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Romance language spoken as a first language by about 72 million people in France, Belgium, Switzerland, Canada (mainly Quebec), and many other countries and regions formerly governed by France. French is an official language of more than 25 countries. Its earliest written materials date from the 9th century. Numerous regional dialects were eventually pushed aside by Francien, the dialect of Paris, adopted as the standard language in the mid-16th century. This largely replaced the dialects of northern and central France, known as the langue d'oïl (from oïl, the northern word for yes), and greatly reduced the use of the Occitan language of southern France, known as langue d'oc (from oc, Occitan for yes). Regional dialects survive mostly in uneducated rural speech. French grammar has been greatly simplified from Latin. Nouns do not have cases, and masculine and feminine gender are marked not in the noun but in its article or adjective. The verb is conjugated for three persons and for singular and plural; though spelled differently, several of these forms are pronounced identically.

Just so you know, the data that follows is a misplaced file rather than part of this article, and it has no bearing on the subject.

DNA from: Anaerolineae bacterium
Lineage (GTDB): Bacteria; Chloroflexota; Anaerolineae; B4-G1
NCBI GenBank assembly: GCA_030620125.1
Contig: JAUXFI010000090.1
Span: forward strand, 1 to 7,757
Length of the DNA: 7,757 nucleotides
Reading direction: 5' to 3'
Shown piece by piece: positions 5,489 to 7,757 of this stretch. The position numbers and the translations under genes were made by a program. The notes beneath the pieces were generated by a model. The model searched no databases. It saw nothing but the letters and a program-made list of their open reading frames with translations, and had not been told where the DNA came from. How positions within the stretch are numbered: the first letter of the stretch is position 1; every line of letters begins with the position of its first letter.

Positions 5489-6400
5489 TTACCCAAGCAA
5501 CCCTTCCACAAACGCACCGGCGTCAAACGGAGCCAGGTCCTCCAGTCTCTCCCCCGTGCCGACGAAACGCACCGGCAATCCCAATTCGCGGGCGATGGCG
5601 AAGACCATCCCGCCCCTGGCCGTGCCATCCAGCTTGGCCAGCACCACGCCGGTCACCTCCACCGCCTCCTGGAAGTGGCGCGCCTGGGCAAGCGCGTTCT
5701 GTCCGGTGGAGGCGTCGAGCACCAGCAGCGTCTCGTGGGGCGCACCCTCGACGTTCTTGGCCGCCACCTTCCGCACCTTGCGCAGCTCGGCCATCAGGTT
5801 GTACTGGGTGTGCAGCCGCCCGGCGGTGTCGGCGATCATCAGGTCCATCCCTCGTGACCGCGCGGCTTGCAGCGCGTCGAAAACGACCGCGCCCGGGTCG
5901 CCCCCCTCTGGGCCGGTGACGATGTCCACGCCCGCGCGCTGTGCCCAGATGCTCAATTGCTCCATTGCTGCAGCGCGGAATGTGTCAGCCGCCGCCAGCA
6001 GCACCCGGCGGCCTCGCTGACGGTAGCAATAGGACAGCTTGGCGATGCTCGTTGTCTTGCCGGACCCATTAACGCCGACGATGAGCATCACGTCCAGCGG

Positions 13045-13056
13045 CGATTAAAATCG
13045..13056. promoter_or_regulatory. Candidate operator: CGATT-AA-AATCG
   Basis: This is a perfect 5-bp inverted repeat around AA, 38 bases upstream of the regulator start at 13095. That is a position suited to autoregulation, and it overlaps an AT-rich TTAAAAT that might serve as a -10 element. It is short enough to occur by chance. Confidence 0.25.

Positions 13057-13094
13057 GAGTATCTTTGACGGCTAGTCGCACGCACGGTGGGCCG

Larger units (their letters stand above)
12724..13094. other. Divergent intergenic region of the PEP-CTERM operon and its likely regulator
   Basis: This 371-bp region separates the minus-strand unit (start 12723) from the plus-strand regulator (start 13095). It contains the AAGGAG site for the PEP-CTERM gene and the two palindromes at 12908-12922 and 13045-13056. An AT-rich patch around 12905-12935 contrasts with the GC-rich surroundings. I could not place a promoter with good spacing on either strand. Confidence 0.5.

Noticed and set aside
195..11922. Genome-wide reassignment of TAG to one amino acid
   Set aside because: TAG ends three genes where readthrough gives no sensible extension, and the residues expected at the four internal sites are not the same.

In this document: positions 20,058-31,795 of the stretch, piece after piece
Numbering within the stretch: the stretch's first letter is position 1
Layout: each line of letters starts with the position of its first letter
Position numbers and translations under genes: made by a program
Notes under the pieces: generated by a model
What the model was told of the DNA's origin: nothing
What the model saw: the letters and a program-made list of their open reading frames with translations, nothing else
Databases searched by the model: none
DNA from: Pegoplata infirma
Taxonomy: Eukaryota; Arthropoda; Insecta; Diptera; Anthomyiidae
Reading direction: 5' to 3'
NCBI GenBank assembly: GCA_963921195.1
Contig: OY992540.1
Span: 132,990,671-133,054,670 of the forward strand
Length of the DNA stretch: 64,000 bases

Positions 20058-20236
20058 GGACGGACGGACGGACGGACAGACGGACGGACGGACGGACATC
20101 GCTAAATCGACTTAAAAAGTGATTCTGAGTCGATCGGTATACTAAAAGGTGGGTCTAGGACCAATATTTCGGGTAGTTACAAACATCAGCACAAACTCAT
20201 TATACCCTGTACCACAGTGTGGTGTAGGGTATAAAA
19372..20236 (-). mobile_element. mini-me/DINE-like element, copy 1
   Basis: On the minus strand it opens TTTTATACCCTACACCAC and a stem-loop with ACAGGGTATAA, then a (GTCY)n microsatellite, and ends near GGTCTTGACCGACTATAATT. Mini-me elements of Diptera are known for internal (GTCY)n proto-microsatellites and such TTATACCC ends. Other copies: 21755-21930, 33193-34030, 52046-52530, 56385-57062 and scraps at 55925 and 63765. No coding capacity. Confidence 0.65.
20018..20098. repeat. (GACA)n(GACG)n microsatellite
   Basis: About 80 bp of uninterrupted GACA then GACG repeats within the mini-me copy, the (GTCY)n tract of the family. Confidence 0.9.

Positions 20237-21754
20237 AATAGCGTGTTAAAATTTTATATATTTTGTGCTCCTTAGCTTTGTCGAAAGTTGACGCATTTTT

This entry comes from Encyclopædia Britannica Concise. For the full entry on French language, visit Britannica.com.
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